Monday, January 3, 2011

Former Zenn Exec Sues Zenn

Cott & Hancock Discuss ZMC Strategy
Former Zenn Motor Company Vice President of Sales & Marketing, Dennis Hancock is suing ZMC & executive Brian Cott. The case is summarized in a supposedly publicly available document from the Ontario Superior Court of Justice Court File No. CV-10-411405.   According to the document, Hancock is seeking $20Mil+, a company car powered by an EESU, a lifetime supply of mood enhancing incense,  tangible evidence of UFO's and personal apology from Brian Cott at center ice at next year's Stanley Cup prior to the start of the game.  The suit also seeks all of Cott's frequent flyer miles earned from travel to/from the People's Republic of China along with any cool recipes for peking duck he may have acquired while on business travel.   In an interesting countersuit, Cott, if proven innocent,  is seeking the right to fire Hancock repeatedly just prior to each of his family vacations regardless of where Hancock works. Hancock would also need to change his name to Hancott.

I will not comment on the merits of the case as I'm not qualified to do so.   However, it is interesting to ask what exactly such a lawsuit is an argument over in the first place.  Is it a fight over an empty bank account or a future blockbuster company rocketing to the top on the back of breakthrough technology?

I for one look forward to all of the kook comments coming from the Short & Distort team as to how the Zenn/EEStor scam conspirators cover their tracks by suing each other over a wrongful termination issue.  Geniuses.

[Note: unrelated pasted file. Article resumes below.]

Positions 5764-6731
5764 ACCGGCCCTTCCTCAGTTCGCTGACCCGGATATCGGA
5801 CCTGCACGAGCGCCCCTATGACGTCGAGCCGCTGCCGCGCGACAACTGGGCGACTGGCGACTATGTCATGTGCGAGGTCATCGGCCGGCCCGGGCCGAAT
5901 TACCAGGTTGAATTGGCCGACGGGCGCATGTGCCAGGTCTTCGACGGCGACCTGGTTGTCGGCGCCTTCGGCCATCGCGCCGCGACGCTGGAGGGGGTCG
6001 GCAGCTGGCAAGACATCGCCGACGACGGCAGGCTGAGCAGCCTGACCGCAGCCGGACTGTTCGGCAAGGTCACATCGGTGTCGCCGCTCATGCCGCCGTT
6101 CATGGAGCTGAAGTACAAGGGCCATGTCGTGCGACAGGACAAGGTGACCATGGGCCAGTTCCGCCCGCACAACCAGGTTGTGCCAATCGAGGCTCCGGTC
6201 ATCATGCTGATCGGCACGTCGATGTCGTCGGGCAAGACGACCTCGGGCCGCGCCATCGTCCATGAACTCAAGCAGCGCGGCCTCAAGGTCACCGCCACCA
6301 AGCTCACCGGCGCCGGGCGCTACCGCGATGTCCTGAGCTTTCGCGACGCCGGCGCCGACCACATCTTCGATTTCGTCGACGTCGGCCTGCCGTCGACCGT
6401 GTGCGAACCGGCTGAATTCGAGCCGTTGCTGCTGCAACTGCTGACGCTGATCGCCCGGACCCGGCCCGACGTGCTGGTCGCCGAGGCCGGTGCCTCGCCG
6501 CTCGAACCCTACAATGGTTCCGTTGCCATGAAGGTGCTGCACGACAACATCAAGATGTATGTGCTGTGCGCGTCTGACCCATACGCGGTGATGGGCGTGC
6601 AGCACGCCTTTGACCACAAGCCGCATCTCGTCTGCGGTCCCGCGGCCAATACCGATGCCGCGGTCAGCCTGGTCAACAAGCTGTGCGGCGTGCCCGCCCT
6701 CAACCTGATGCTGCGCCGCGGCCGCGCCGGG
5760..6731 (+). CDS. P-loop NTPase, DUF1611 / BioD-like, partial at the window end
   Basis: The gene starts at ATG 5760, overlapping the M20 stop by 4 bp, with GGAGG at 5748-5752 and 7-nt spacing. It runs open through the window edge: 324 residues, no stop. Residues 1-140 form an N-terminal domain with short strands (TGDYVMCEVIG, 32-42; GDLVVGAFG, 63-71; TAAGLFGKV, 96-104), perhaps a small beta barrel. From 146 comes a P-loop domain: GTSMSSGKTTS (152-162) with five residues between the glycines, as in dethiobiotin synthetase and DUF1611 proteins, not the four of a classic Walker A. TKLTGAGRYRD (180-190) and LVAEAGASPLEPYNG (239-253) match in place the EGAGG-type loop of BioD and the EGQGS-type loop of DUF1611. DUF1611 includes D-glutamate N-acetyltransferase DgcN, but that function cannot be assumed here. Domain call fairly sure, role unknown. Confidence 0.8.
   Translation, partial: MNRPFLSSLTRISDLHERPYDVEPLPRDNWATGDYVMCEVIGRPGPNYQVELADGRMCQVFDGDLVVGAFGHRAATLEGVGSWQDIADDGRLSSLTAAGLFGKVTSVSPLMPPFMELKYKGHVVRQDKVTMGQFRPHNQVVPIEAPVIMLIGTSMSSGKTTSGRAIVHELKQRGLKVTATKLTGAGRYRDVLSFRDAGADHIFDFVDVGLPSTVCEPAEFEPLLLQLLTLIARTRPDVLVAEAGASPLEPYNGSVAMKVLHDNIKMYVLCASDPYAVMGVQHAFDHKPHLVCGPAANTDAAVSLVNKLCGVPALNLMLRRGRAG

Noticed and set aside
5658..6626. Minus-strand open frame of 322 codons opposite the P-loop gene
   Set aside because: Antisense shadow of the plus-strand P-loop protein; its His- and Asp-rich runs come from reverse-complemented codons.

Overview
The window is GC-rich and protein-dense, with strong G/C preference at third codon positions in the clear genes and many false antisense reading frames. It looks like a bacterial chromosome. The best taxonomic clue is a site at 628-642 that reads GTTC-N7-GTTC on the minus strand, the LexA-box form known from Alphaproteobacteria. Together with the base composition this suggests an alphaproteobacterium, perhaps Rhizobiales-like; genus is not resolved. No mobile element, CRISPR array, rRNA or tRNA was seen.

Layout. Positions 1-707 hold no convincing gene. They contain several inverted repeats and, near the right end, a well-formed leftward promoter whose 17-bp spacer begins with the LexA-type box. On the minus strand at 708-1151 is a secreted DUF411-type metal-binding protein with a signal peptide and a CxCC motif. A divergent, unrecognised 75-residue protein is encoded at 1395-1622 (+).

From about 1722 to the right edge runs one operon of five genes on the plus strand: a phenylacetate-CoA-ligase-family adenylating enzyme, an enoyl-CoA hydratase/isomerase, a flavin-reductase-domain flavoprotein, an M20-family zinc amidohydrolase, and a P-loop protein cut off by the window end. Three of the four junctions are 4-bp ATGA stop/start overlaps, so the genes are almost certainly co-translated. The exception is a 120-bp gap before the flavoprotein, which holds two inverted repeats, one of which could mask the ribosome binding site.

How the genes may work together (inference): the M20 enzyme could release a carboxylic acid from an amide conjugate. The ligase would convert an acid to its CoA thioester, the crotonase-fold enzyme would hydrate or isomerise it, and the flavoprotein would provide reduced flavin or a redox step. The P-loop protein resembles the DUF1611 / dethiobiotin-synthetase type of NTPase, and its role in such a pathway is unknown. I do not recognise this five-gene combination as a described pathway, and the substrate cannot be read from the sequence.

PS: I made up some of the things Hancock is suing for.  I think the money part is real.  Don't take my word for it, research it yourself.

Energy Storage: An Old Story for a New Year

Imagine for a second that instead of being the run of the mill shlub that you are today, you had actually quite an interesting life which of course often means you would have had to of had an interesting beginning.   Computers are interesting so let's say you were around when some of the interesting innovations in computers were literally coming online.  One such interesting time would have been in the 1950s & 1960s when, for example, there was a need to invent several technologies to make distributed RADAR such as SAGE possible.

Specifically, the purpose of SAGE was to prevent the need for aircraft to fly 24x7 to defend US air space from Russian bombers.  To achieve this, radar sites had to be linked together over a network (the technology of which didn't exist) to a computer which could process it in real time (again, something that didn't exist) so that a video display (not this either) could present immediate access to needed airspace information allowing US jets to scramble, when needed, to intercept inbound bombers.    Again, this is your imaginary other life, so put yourself in that situation and imagine what piece of it you would have enjoyed being a part of?  One suggestion for you would be the problem of Core Memory, the technological forerunner to what we today affectionately label RAM.  For SAGE, the need for this CM drew from the slow computing speeds available at the time only from electrostatic storage tubes.